Also included in these techniques is the partition platform which implements splitting and pruning of the trees, whereby the analyst can step through a series of operations and evaluate the results with the excellent diagnostics such as G-squared and log worth, as well as the ability to split by different criteria, and the generation of a rule-set for splitting. If the data classes are coherently colored, the graphic is made even more illustrative of the splitting efficiency. The technique also makes use of cross-validation, as do the neural network techniques.

Under the heading of advanced multivariate methods, JPM Pro has partial least squares (PLS) and variable clustering. The former addresses the common problem (especially prevalent in the newer field of genomics) of the data set that has many columns but, comparatively, very few rows. It also works well with highly correlated column variables, another ever present problem in genetic data sets. In these cases, using ordinary least squares would produce biased estimates of several parameters. The PLS models can be constructed with continuous or categorical responses, specify interaction effects and implement missing value imputation.

Variable clustering is very useful when attempting to reduce the number of variables in a model to simplify calculations. This is frequently done with Principal Components Analysis (PCA) but, due to the complexity of the component vectors, as well as the danger of going into more than three dimensions to effect an optimal splitting, the results are sometimes difficult to interpret. In variable clustering, if the data is naturally clustered, JMP Pro will automatically select the most representative column in the cluster, thus enabling more efficient specification of the model terms.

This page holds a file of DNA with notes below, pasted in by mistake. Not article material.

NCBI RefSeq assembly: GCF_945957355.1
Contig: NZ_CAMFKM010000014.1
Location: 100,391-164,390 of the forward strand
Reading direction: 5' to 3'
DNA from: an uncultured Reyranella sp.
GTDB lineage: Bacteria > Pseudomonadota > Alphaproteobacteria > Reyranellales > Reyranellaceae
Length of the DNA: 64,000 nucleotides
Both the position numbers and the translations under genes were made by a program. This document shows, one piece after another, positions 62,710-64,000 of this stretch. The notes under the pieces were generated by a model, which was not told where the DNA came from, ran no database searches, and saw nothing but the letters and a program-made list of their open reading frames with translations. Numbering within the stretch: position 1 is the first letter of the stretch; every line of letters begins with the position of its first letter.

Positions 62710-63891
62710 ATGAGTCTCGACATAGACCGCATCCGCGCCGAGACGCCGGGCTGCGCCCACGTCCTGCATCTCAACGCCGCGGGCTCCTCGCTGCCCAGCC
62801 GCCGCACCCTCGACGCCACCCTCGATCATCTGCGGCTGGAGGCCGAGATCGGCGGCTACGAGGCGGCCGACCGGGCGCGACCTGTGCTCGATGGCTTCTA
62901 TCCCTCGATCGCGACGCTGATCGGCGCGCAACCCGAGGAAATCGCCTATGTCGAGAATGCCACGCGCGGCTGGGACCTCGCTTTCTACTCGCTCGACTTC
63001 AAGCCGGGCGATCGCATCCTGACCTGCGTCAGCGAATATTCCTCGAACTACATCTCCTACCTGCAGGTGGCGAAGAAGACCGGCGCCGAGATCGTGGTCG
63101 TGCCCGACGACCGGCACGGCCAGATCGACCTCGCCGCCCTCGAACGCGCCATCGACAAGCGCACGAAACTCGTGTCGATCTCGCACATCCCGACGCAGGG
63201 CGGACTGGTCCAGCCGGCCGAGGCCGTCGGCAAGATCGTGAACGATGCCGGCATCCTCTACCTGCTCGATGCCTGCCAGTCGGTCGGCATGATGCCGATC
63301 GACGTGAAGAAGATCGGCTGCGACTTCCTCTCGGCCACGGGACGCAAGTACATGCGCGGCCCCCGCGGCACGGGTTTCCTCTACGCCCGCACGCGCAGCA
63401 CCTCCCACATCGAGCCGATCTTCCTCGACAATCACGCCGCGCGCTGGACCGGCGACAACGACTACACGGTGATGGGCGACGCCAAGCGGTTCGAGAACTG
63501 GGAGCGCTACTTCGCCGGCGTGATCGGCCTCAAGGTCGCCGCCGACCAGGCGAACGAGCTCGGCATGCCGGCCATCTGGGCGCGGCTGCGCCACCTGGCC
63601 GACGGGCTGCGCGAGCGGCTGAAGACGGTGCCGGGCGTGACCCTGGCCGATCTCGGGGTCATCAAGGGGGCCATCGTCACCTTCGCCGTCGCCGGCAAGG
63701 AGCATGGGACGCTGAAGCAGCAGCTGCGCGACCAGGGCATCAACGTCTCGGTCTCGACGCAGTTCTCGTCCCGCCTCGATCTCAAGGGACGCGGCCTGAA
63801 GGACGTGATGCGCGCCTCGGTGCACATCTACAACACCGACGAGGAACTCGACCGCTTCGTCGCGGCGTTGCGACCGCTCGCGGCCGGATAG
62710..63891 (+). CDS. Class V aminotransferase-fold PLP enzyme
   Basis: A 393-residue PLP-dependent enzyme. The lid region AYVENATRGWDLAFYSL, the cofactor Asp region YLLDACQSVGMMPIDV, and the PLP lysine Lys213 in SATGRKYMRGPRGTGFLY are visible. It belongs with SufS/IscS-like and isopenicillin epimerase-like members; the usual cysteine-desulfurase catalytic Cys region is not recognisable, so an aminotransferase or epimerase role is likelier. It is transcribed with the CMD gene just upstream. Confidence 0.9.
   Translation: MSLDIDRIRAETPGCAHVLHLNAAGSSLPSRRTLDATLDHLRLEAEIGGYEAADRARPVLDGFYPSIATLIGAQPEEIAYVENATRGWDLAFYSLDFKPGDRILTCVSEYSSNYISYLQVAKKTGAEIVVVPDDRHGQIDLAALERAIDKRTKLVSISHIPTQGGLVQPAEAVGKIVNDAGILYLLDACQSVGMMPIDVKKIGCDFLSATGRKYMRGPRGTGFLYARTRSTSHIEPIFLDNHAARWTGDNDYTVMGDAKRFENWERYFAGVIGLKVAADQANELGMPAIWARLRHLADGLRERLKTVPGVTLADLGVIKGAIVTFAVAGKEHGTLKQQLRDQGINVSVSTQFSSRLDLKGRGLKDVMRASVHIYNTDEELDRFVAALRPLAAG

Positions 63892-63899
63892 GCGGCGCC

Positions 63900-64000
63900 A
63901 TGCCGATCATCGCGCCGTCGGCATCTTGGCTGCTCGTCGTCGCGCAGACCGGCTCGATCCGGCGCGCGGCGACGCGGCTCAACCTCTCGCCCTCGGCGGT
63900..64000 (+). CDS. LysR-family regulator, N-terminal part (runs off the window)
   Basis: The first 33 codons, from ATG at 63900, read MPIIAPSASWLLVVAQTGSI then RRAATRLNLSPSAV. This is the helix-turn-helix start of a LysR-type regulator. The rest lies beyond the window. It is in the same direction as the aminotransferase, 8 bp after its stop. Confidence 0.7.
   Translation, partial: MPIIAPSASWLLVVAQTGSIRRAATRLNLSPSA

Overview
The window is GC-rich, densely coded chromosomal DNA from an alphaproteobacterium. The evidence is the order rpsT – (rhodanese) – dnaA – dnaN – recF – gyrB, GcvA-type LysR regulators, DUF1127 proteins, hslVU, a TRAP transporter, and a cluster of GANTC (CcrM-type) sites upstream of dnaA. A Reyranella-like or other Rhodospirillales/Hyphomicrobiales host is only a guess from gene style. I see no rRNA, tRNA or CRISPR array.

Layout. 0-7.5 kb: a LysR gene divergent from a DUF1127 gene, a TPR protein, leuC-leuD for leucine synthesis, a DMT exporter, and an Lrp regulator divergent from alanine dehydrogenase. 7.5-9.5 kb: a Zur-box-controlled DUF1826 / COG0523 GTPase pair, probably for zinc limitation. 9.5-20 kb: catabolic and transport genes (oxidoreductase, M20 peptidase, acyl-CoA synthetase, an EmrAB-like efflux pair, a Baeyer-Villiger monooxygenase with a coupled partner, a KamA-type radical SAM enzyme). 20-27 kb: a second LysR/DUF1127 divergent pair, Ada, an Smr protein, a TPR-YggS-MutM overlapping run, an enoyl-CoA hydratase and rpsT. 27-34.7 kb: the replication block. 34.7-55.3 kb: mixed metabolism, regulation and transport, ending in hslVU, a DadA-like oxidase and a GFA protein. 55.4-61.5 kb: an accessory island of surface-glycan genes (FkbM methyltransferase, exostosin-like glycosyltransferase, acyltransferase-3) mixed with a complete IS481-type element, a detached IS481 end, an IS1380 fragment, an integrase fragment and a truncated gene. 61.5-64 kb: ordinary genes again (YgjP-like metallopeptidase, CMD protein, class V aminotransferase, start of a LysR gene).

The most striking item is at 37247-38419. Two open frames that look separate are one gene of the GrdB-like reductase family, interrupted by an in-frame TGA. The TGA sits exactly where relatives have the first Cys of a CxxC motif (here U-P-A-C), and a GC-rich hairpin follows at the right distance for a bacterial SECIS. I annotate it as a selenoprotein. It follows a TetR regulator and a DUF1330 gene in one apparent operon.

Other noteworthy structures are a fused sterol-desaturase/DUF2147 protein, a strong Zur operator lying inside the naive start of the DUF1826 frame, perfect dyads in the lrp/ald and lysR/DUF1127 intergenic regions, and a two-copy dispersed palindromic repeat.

The last item that will be addressed, and JMP PRO is loaded with great additions, is the model comparison feature. This is probably one of the most useful tools that could be incorporated in modern software for model builders. The reason is simple. Unless the data is so clean and straightforward that only one type of model is obviously sufficient, the modeler will attempt several different models based upon the complexity and structure of the data, the sheer size of the data set, and theoretic reasons for fitting data in a particular model structure. JMP PRO will do this quickly and automatically. As each model is formed, common quality measures (e.g., R-squared, misclassification rate, ROC curves, and AUC) may be used to assess the “goodness” of the model. JMP PRO will then compare all of the saved prediction columns and pick the best combination of goodness of fit, simplicity of the model and, of course, its cross-validation feature. You may also use visual profilers to see and compare the features that each model has discovered. Quite valuable in assigning function or elucidating pathways in scientific work. JMP PRO also has many other capabilities of use to the business community.

This software is used alongside of SAS by many statisticians and may very well be used by non-statisticians. Highly-recommended.

**Availability**

**JMP Division of SAS**

SAS Campus Drive, Building T

Cary, NC 27513-2414, USA

919.677.8000

http://www.jmp.com

*John Wass** is a statistician based in Chicago, IL. He may be reached at **editor@ScientificComputing.com**.*